HATOYAMA, Japan — Forget the clicker: A new technology in Japan could let you control electronic devices without lifting a finger simply by reading brain activity.
The "brain-machine interface" developed by Hitachi Inc. analyzes slight changes in the brain's blood flow and translates brain motion into electric signals.
A cap connects by optical fibers to a mapping device, which links, in turn, to a toy train set via a control computer and motor during one recent demonstration at Hitachi's Advanced Research Laboratory in Hatoyama, just outside Tokyo.
"Take a deep breath and relax," said Kei Utsugi, a researcher.
The toy train immediately sprang forward along the tracks — apparently indicating activity in the brain's frontal cortex, which handles problem solving. Activating that region of the brain — by doing sums or singing a song — is what makes the train run, according to Utsugi.
Several deep breaths to relax eventually got the train to ground to a halt.
Underlying Hitachi's brain-machine interface is a technology called optical topography, which sends a small amount of infrared light through the brain's surface to map out changes in blood flow.
Although brain-machine interface technology has traditionally focused on medical uses, makers like Hitachi and Japanese automaker Honda Motor Co. have been racing to refine the technology for commercial application.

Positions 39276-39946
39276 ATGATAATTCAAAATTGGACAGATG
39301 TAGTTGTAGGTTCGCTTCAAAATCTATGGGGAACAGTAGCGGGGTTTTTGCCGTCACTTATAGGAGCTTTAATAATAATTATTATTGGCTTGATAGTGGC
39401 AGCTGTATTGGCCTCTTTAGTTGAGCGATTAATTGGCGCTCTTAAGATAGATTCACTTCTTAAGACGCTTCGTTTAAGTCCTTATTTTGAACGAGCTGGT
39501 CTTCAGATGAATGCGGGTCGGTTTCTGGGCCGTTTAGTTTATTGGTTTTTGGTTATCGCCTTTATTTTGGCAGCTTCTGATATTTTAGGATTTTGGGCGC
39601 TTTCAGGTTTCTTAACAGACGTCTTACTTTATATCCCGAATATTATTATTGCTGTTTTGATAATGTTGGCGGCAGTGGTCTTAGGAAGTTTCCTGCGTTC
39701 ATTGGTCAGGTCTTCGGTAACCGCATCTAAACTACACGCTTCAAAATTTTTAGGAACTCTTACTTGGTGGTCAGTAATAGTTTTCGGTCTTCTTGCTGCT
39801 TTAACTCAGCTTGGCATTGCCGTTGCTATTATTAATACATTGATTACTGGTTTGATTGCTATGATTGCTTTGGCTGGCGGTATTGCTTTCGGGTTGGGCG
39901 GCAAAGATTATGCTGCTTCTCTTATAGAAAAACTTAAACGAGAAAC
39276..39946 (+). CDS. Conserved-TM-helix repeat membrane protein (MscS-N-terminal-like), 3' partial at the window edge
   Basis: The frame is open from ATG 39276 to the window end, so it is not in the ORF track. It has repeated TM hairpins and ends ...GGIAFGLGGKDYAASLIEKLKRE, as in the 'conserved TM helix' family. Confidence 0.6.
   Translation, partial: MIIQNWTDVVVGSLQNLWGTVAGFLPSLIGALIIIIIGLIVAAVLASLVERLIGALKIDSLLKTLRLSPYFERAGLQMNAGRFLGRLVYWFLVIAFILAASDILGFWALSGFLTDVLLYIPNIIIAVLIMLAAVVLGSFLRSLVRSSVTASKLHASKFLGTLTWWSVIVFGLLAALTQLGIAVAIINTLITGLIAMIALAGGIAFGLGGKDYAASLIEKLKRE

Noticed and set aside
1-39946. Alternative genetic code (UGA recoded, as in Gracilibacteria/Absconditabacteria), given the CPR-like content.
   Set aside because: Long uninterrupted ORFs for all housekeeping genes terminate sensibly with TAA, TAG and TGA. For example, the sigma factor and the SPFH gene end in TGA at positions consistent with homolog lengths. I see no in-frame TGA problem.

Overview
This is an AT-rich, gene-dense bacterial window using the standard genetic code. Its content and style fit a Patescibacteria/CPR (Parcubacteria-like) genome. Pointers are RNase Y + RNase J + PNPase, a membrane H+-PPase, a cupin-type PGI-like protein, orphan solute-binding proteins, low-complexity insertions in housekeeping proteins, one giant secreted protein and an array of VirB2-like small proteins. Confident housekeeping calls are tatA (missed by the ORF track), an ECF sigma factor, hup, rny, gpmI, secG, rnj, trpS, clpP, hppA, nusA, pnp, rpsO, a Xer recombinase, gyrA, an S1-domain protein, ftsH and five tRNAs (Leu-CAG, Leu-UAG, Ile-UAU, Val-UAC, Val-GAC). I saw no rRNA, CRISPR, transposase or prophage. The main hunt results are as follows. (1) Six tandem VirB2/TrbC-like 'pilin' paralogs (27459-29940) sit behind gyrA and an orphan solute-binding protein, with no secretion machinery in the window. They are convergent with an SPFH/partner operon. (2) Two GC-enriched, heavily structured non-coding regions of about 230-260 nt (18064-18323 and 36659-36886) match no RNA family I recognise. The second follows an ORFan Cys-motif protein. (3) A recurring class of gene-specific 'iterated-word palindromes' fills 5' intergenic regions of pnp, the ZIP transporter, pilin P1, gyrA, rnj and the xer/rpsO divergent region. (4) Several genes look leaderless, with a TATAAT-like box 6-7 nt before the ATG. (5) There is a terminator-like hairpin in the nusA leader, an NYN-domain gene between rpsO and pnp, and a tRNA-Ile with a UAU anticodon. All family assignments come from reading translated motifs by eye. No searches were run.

Hitachi's scientists are set to develop a brain TV remote controller letting users turn a TV on and off or switch channels by only thinking.
Honda, whose interface monitors the brain with an MRI machine like those used in hospitals, is keen to apply the interface to intelligent, next-generation automobiles.
The technology could one day replace remote controls and keyboards and perhaps help disabled people operate electric wheelchairs, beds or artificial limbs.
Initial uses would be helping people with paralyzing diseases communicate even after they have lost all control of their muscles.
Since 2005, Hitachi has sold a device that lets paralyzed patients communicate "yes" or "no."
"We are thinking various kinds of applications," project leader Hideaki Koizumi said. "Locked-in patients can speak to other people by using this kind of brain machine interface."
A key advantage to Hitachi's technology is that sensors don't have to physically enter the brain. Earlier technologies developed by U.S. companies like Neural Signals Inc. required implanting a chip under the skull.
Still, major stumbling blocks remain.
Size is one issue, though Hitachi has developed a prototype compact headband and mapping machine that together weigh only about 2 pounds.
Another would be to tweak the interface to more accurately pick up on the correct signals while ignoring background brain activity.
Any brain-machine interface device for widespread use would be "a little further down the road," Koizumi said.
He added, however, that the technology is entertaining in itself and could easily be applied to toys.
"It's really fun to move a model train just by thinking," he said.
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